One session which I was hoping to have, but with work and other commitments it seems unlikely I'll be able to attend is a Charity Predator Match at Celtic Lakes, Frisby, which has been organised by Peter Hill, in aid of Leicester Royal Infirmary's Children's Ward.  The match is on Saturday 28th Jan and I believe there's still time to book a place if you're interested, you can contact Peter on 01162 313201 or 07598 339841.

Pike, Perch and Zander all count in the match, which is £20 to enter.  There are various prizes up for grabs including a week fishing on the Ebro and all proceeds will benefit the above, very worthy cause.

Tuesday 3 January 2012

2011 - That was the year that was

I haven't posted a "true" blog post for a while now, I seem to have been abusing this blog and using it mainly as an interactive advertising board for other things I've been up to.  My own fishing has been very disappointing lately (more on that later), and I turn 30 in a couple of weeks, so I'm in quite a reflective mood and thought this was an opportune time to fill in on how 2011 was for me in fishing...

2011 started off very slowly for me.  A multitude of reasons have left me spending far less hours on the bank than I would have liked to, but thankfully most sessions I've made the most of the time I had and caught some reasonable fish.  I only had chance to fit in one session before March, but then managed a couple more river sessions before the season ended.  The only fish I landed during this period were a few pike, topped off by an 18lb 13oz beauty, which I blogged about here:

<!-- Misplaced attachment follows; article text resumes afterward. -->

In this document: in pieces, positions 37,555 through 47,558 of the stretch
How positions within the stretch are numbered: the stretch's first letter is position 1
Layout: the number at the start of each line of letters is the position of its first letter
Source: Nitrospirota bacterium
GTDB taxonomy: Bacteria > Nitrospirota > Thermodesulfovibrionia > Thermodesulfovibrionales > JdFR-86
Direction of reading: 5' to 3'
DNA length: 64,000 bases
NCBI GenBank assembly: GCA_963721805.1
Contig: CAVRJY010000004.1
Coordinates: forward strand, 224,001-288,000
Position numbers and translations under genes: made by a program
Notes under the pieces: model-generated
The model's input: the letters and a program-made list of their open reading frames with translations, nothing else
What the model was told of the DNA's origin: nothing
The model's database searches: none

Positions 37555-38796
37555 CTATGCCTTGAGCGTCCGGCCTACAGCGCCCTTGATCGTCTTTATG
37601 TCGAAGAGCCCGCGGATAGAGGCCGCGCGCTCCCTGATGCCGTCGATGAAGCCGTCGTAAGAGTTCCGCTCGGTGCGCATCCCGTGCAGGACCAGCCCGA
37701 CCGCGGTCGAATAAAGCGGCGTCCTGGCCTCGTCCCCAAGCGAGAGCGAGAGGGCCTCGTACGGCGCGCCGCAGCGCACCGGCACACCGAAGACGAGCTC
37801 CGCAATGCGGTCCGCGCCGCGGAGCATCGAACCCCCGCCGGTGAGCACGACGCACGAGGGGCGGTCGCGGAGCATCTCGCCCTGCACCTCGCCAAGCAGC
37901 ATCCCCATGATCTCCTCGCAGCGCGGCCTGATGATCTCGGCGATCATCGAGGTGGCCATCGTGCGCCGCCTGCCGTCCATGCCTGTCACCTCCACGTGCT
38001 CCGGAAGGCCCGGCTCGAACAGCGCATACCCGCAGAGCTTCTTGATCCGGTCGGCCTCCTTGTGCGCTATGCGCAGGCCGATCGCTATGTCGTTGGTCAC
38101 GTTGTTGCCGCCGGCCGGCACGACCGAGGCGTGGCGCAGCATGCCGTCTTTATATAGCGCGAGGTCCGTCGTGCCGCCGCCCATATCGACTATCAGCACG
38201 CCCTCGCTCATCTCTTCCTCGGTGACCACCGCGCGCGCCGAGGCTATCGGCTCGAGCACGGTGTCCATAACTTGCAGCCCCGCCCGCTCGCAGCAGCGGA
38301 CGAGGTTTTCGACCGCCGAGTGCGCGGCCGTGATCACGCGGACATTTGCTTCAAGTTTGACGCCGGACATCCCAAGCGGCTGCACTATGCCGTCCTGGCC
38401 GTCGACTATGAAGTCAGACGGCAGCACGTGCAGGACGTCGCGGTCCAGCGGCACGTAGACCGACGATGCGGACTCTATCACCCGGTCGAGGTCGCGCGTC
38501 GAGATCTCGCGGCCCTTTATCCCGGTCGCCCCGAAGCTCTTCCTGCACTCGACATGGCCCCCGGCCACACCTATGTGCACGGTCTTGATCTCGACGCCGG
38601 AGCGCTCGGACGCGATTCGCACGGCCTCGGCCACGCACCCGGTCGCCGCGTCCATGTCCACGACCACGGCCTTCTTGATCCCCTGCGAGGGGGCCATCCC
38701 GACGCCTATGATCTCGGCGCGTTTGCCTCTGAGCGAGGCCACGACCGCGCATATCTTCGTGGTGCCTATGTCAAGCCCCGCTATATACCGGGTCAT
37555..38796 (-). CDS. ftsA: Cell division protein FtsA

Once the rivers closed, my fishing mainly went on a self-induced hiatus.  Buying my first home became the priority and despite ours being a relatively straight-forward purchase (so we were assured by the estate agents!), it took a couple of months to complete and another few weeks to get it how we wanted.  Just before the whole house purchase started, I headed to the beautiful Errwood Reservoir in the hills above Buxton, to do a spot of fly fishing.  I met up with Ian, who was the club secretary and resident Errwood maestro, and he showed me, with my very rusty fly fishing skills, how it was done.  I managed to break my rainbow trout PB twice in the day, despite the most sunny & hot April conditions I have ever seen in the UK.  It was also the start of a new fishing friendship which I'm sure will see us fishing together many times in the future.

A couple of "muck-about" sessions were all I had to keep me sane for the rest of spring & early summer.  A couple of short, unremarkable trips to some local lakes caught me a few small fish but did little to satisfy my angling hunger.  From the end of July, I started to get a few free evenings, so I could finally start my river campaign in earnest.  I didn't have to endure many blanks throughout the summer and caught a fair number of barbel, most of which were high "8s" or nine pounders.